Finishing it off turned out to be problematic. I didn’t realise how much yarn I would need to bind off and ran out half way through. This meant I had to undo the bind off which wasn’t easy and I dropped at least one stitch doing it. I then had to unknit a few rows to give me the length needed and to be able to correct the dropped stitch. Whilst doing this the yarn broke. I ended up having to lay the piece flat, take it off the needle, pull off several rows and then carefully rethread the needle. I succeeded though and here it is.
Knitting was once a necessity if you were anything other than very rich. My grandmothers’ generation all could knit. My mother can knit but many of her contemporaries do not. Knitting when out of favour especially amongst feminists who saw it as “women’s work” (even though there is a rich history of male knitters) and everything they were trying to fight. But a new generation of feminists have emerged, many of them geeky women, and they are reclaiming knitting. These third wave feminist knitters think that rejecting the craft devalues the work of past women and rather than rejecting it we should reject the opinion that knitting is in any way a second class activity.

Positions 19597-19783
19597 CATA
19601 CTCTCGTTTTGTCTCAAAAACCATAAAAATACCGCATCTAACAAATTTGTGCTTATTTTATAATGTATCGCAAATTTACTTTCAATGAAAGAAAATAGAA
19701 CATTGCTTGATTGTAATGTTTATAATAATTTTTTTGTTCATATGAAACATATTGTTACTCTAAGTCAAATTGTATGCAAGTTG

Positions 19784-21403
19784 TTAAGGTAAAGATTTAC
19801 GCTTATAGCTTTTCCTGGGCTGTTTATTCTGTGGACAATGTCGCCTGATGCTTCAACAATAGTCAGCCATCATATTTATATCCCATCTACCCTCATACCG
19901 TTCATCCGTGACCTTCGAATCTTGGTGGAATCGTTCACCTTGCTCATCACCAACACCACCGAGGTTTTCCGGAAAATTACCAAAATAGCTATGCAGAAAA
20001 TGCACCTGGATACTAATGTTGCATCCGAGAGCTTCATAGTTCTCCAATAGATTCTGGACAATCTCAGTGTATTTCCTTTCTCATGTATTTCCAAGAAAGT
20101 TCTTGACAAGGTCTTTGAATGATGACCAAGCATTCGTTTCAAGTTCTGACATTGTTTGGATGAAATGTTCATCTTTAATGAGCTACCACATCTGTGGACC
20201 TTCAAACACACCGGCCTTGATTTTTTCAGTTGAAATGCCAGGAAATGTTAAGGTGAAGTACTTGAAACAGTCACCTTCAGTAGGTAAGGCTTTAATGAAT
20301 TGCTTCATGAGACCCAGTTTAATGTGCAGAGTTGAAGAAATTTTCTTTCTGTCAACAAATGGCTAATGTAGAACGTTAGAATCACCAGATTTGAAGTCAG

When I was very young my mother taught me to knit. I knitted a small red stuffed bear which my mother probably has stored away somewhere. I haven’t really knitted since then, until now.
A couple of months ago I decided to give it another try so I ordered both Stitch’n'Bitch and The Happy Hooker from Amazon. These books, by the same author Debbie Stoller, are partly teach-you-self books and partly pattern books for knitting and crochet respectively. The approach the crafts in a fun way working through from the basics to advanced techniques with instructions and diagrams. The second halves of the books comprise funky patterns, such as hoodies, alien scarves, fingerless gloves and so on. These patterns are devised by young knitters and crocheters, by a new generation for the new generation. They are an excellent buy and thoroughly recommended.
My current project is a beginners scarf. Knitting is like cycling you never really forget how to do it and its amazing how quickly you pick it back up again. I find knitting relaxing and carry wool and needles everywhere. I am learning slowly but it is now something I will stick with. I’ve already had a request for a scarf from my sister and with Christmas two months away there are bound to be a couple of gifts I could make for people. I haven’t really tried crocheting yet so that’s my next challenge.